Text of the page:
• Vindication of expansionary fiscal policy? A report from UNCTAD forecasts a faster global economic recovery than expected (4.7% this year compared to 4.3%) which it attributes to the Biden administration's $1.9tn fiscal stimulus and its effect on consumer spending.
  • ~~...But deeper structural reforms are needed beyond the 'one-shot' economic stimulus. The report warns against a "misguided return to austerity" in advanced economies, concluding that a "wholesale rewriting of the rules of the economic game" are required to tackle "the mutually reinforcing trends of rising inequality, mounting debt distress, detached financial markets and growing market power of large corporations reluctant to reinvest their profits in building productive capacities".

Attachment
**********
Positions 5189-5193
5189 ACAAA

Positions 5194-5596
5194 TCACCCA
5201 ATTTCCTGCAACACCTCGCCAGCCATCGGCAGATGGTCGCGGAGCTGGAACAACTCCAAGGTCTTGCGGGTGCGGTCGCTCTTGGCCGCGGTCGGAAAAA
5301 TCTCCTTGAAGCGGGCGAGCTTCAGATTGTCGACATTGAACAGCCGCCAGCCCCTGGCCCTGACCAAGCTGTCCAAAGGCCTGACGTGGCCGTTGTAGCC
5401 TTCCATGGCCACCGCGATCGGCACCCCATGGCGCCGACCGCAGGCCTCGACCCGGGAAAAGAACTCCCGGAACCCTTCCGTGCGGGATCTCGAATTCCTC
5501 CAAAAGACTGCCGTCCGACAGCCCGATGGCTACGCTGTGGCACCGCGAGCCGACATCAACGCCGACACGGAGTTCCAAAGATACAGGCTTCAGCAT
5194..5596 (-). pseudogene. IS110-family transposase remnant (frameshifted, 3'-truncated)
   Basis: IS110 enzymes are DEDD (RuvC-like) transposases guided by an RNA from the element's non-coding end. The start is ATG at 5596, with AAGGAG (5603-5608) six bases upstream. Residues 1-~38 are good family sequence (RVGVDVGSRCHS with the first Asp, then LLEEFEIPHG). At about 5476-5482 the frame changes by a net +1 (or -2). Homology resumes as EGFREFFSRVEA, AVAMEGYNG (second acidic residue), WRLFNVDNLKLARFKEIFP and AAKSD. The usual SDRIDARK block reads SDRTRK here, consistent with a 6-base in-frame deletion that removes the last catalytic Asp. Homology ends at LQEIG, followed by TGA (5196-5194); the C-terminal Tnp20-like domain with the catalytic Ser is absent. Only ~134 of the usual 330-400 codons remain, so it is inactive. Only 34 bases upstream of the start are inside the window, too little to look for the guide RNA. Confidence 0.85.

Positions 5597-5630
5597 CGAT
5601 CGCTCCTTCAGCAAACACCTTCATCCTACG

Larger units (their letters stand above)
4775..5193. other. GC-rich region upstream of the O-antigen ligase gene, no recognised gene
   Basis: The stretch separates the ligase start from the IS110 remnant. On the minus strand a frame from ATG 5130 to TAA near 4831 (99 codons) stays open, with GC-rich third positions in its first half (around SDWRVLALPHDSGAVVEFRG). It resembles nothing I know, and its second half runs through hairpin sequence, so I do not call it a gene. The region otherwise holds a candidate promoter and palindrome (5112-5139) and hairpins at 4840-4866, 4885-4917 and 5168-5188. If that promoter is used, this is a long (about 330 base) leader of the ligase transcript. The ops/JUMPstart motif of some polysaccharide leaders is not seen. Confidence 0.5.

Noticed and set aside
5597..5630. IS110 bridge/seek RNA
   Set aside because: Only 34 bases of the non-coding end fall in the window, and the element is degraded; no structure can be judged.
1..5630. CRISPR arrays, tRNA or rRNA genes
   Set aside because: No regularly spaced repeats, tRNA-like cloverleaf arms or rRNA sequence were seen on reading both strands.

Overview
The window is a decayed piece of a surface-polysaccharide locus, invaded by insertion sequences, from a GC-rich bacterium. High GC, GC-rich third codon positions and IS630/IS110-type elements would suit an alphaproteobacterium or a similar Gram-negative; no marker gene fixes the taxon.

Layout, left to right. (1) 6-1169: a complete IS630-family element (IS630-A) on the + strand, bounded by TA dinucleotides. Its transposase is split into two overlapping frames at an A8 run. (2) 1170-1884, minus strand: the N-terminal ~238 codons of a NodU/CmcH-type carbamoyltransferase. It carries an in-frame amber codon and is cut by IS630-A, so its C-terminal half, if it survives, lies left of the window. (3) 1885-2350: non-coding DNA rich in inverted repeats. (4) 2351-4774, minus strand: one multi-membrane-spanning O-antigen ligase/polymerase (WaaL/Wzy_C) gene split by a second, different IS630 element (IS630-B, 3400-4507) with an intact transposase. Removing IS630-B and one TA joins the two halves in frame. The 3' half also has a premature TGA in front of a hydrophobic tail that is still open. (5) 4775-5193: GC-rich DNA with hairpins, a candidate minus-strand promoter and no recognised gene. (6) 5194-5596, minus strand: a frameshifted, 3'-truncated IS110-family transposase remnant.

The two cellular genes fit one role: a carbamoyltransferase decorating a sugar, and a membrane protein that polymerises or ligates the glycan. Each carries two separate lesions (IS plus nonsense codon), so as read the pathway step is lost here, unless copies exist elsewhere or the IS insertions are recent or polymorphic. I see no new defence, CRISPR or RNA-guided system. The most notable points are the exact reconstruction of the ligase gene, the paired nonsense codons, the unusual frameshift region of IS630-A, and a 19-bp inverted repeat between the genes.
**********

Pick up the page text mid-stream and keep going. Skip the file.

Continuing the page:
• ~~Biden to boost it again? The New York Times reported that the Biden administration is drawing up plans for a further $3tn 'giant infrastructure plan' to boost the economy, reduce carbon emissions and narrow inequality, financed through tax increases on corporations and the rich.

  • TUC International Conference. The TUC is hosting a discussion of global economic priorities with high-profile speakers from around the world as part of lobbying around the G7 process and the parallel 'L7' Labour Ministers gathering. The event will be broadcast on 13 April 2021, 13:00-16:00 UK time - sign up here.


  • "Tax Day was a bit of a flop". Tax Justice UK summarised the 30 consultations on tax reform released by the Government last week, with the headline summary: "The Treasury has announced some worthy tinkering around the edges. But the big issues in the tax system... have been largely punted to another day." Some highlights: